In 1991, after Cambodia had spent three years under the murderous rule of the Khmer Rouge and ten years under Vietnamese military occupation, the United Nations was mandated to carry out peace-building. It was the largest such mission of its time. Liberal multi-party democracy was enshrined in the constitution. In May 1993, Cambodia held national elections for a Constituent Assembly. Four months later it promulgated a constitution that restored the monarch, Norodom Sihanouk, and re-established the Kingdom of Cambodia. His successor, Norodom Sihamoni, had for many years spent much of his time abroad.

Cambodia’s current constitution was amended in 2004. Five references to liberal multi-party democracy are enshrined within it, including the assertion in the preamble that Cambodia will ‘become once again an “Oasis of Peace” based on the system of a liberal multi-party democracy’.

Article 1 states that ‘the King shall fulfil His functions according to the Constitution and the principles of liberal multi-party democracy’, while Article 50 declares ‘Khmer citizens of both sexes shall respect the principles of national sovereignty and liberal multi-party democracy’.

Article 51 specifies that ‘the Kingdom of Cambodia adopts a policy of liberal multi-party democracy’ and Article 153 affirms that ‘the revision or the amendment of the Constitution cannot be done, if affecting the liberal multi-party democracy system and the constitutional monarchy regime’.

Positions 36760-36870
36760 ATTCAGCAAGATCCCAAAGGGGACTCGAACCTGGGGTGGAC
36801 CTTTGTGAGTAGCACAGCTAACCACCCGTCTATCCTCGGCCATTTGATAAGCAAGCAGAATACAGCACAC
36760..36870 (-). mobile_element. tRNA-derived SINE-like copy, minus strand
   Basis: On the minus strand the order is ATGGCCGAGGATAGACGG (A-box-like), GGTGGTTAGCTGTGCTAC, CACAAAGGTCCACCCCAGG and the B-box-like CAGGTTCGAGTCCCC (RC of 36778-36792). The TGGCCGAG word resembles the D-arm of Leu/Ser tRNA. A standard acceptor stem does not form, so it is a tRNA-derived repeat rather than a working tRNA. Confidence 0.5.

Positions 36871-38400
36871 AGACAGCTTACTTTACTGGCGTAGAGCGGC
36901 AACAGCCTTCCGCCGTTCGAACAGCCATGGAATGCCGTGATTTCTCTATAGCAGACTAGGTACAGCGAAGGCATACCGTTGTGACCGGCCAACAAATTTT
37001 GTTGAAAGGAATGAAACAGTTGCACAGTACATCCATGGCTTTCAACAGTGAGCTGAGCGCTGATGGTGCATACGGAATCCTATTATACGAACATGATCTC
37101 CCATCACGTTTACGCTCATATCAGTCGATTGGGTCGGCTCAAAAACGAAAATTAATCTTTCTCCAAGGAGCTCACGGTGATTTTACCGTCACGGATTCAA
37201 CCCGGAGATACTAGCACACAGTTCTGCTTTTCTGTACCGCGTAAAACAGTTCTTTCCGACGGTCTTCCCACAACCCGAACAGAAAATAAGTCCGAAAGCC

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Cambodian Minister of Public Works, Sun Chanthol and Transport, Sun Chanthol and Dr. Kao Kim Hourn, Minister in Prime Minister Hun Sen’s Office.

National elections have been held at regular five-yearly intervals in Cambodia since 1993. In 1998, Hun Sen’s Cambodian People’s Party (CPP) gained majority control and it has won every election since then. In 2012, two opposition parties, the Sam Rainsy Party and the Human Rights Party, merged to form the Cambodian National Rescue Party (CNRP). In the national elections the following year, the CPP suffered a major setback when it lost 22 parliamentary seats, although it still retained control. The opposition charged that the election was rigged and Cambodia experienced a period of domestic turmoil as mass protests erupted.

Since the setback to his control in 2013, Hun Sen has set about systematically destabilising the opposition. His efforts intensified as commune elections scheduled for 4 June 2017 approached. These elections were widely viewed as a bellwether for national elections scheduled for July 2018.

The leader of the CNRP at the time, Sam Rainsy, was forced to flee abroad and in December 2016 he was convicted of ‘falsifying public documents, using fake public documents [and] incitement causing unrest to national security’ in absentia. His successor, Kem Sokha, was forced to step down as party leader while other CNRP members were jailed for ‘inciting social instability’.

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A Member of ASEAN since 1999, Cambodia has been making friends around the world on the basis of mutual respect and win-win partnerships.

In January 2017, Hun Sen cancelled military exercises with the United States for a period of two years, on the grounds that the Cambodian military needed to provide security for the elections and to assist in an anti-drug campaign. Later he abruptly ordered a US Navy unit engaged in humanitarian construction of school toilets and maternity wards to leave the country.